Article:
This curly toupee was worn through the early 1990's and is very similar to a style worn by Burt Reynolds -

    In 1996, after an acrimonious divorce with Loni Anderson, Burt filed for bankruptcy. The public filling included a $121k debt to Ed Katz. -

    Shatner's hair at the time was very similar to Burt's. Current comparisons show an ongoing similarity to Burt's hair and the DK:

    While there is no direct evidence, the parallel evolution of the actors' styles is interesting. One actor, a known-toupee wearer, the other, a known-toupee wearer in denial, with oddly similar hair. The implication is sufficient to warrant further investigation of the P-II TJ as the original Katz piece for Shatner.

  7. Anyone willing to scour Burt Reynolds' bankruptcy records for toupological purposes deserves a gold star! Well done, Ratty Lost Years Piece!

    Prior to the Katz discovery, this site's position was that Shatner had hair plugs, so his "no, it isn't a toupee" statement received a "mostly true" rating from the Shat-No-Meter. (

    Given the discovery of Burt Reynolds' bankruptcy records and the likelihood of Katzian intervention, isn't it time to revisit that ruling?

  8. @Ratty Lost Years Piece - some very interesting ideas there, thanks! We definitely feel that an analysis of the often parallel toupological exploits of Bill Shatner and Burt Reynolds is worthy of a future analysis. That as well as a look at the way that the TJ slowly morphed into the Denny, apparently over a number of years.

    @Stallion Cornell - you are quite right. We shall get on that and update!

    Thanks! -ST

  9. Maybe Shatner wanted to transition to a "straighter" toup style in 1993, but had to transition back to something like the modified-TJ for "Star Trek: Generations" so he wouldn't look too jarringly different from Star Trek 6? Also, from the second-to-last pic, this parted-hair toup looks like it may not extend all the way down to the sides like the TJ Curly Stage II - it may have been easier to film this scene with this toup style. (It isn't quite a Denny Katz because the scalp isn't visible. It's just a more conventional parted-hair toup.)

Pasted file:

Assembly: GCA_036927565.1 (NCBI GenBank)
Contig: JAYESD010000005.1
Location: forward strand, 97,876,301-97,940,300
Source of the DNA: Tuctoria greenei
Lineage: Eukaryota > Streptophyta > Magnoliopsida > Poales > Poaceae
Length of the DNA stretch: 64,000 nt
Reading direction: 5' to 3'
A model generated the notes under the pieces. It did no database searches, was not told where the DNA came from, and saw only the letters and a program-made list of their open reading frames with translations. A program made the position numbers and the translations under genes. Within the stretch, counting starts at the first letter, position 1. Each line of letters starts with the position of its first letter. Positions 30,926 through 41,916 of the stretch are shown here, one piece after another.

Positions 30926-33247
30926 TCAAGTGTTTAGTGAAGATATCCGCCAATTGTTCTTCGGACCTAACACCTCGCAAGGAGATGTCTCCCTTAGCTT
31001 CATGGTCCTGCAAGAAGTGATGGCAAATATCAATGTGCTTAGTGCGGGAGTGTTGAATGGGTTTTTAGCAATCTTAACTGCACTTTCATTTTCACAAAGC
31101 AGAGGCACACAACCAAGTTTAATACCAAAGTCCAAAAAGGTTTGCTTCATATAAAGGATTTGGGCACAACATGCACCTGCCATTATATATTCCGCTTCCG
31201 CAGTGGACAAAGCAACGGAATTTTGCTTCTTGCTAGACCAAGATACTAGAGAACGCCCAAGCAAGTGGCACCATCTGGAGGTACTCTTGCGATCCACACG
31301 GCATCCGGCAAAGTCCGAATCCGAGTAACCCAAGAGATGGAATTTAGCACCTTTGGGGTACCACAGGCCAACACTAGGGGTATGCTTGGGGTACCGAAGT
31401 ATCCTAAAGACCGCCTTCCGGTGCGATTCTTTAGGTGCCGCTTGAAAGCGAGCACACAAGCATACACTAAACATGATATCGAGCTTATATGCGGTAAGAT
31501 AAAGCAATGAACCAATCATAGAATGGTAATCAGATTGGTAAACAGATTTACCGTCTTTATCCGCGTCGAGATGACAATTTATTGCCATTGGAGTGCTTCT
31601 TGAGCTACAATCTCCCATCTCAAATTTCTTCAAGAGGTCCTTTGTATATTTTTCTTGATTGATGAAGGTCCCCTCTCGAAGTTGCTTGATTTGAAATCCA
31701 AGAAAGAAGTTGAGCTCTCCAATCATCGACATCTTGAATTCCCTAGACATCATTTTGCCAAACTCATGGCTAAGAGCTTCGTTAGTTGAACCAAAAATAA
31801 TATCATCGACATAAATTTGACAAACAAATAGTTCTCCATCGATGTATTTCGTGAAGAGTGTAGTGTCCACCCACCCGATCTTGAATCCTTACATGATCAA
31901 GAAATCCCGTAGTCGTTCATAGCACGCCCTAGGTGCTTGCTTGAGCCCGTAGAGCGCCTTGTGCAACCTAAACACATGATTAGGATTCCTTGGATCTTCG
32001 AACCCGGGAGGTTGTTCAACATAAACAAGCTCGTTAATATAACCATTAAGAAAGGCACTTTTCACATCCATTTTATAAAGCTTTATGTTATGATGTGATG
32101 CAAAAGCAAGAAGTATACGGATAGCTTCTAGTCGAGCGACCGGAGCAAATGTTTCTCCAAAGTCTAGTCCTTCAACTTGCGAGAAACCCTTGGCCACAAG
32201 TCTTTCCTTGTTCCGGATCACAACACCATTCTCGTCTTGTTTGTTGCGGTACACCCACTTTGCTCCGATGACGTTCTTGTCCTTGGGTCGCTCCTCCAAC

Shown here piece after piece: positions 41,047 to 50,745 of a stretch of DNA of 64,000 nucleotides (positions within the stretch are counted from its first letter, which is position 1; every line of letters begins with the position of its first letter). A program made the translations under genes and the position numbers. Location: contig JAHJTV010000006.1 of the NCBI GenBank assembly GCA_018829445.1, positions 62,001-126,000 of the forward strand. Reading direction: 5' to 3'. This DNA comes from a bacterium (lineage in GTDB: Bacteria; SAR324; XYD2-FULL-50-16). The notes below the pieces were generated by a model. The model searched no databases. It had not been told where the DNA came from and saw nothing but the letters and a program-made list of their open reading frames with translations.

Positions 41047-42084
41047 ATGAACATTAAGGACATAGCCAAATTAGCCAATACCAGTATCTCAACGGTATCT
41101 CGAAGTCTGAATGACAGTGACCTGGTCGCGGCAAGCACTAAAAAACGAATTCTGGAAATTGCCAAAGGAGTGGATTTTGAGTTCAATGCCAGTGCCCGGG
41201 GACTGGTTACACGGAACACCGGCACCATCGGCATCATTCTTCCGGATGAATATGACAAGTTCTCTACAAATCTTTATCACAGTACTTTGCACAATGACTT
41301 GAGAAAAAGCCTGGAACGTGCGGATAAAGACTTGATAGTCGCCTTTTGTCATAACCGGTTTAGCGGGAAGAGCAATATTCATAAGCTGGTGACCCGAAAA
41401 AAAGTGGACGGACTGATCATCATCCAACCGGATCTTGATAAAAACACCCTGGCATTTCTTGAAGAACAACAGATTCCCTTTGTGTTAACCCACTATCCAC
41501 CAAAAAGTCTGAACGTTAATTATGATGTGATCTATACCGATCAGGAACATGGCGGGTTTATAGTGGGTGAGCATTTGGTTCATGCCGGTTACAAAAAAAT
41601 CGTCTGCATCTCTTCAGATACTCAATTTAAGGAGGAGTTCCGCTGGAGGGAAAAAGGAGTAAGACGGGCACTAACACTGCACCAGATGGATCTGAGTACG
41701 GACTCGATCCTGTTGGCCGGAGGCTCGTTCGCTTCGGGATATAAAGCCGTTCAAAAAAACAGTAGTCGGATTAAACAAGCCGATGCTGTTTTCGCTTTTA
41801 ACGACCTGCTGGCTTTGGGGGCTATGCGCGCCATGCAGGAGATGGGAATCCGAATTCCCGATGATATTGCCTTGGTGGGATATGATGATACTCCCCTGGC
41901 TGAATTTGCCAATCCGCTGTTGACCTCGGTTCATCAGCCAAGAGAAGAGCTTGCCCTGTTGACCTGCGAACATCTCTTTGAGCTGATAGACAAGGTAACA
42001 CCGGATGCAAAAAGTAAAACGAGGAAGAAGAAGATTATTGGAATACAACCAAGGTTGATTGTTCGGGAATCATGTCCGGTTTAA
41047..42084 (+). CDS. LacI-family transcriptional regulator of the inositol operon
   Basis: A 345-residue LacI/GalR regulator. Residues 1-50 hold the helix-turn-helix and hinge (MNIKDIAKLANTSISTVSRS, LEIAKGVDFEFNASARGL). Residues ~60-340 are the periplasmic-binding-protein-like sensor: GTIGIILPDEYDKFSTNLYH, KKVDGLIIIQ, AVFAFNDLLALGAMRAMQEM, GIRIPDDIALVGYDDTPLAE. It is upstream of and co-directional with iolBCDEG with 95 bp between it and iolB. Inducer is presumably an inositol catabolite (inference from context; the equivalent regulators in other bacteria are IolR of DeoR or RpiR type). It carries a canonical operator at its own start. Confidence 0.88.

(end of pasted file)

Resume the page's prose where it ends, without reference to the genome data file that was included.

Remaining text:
In any case, there seems to be a sequence of toups with (non-monotonically) increasingly grayness and straightness that followed "Star Trek 5". It may not be accurate to call them all "T J Curly", since they seem to all constitute a transitional period.

  10. shats own real syrupAugust 29, 2011 at 11:22 AM

    its nice to see the shat in a non-curly tj (dead rat stuck on his head) toup. It really is the only thing of any real interest, in a movie thats as dull as dishwater. And as amazing, as it seems, there have been toups around for years, that you can comb or swin in! Now a slight plea, to shat toup blog.....please.....please can when are we gonna, get a full toup look at tos, i have recently brought the 2nd series and even on my little 20 year old, non hd tv i could still see with ease all the toup-ups, if you play the fight, right near the end of "obsession" i am sure, the top of the toup, flys up for a moment, but this needs to be watched in hd and very slow the whole 3 series could be a minefield of toup-ups.

  11. Matthew BlanchetteAugust 31, 2011 at 3:11 AM

    I want to thank the Toupological Society for looking at Loaded Weapon 1; it came a lot sooner than I'd expected... :-)

  12. My theory is that he was wearing a different wig (or toupee) in order to look more like the actor and character he was parodying—Mitch Ryan as the General in Lethal Weapon.

    Failing that, the filmmakers may have just wanted a shorter, more military look for General Mortars.

  13. PS: As Loaded Weapon’s equivalent to Lethal Weapon’s Mr. Joshua, Tim Curry looks a lot like Jonathan Frakes!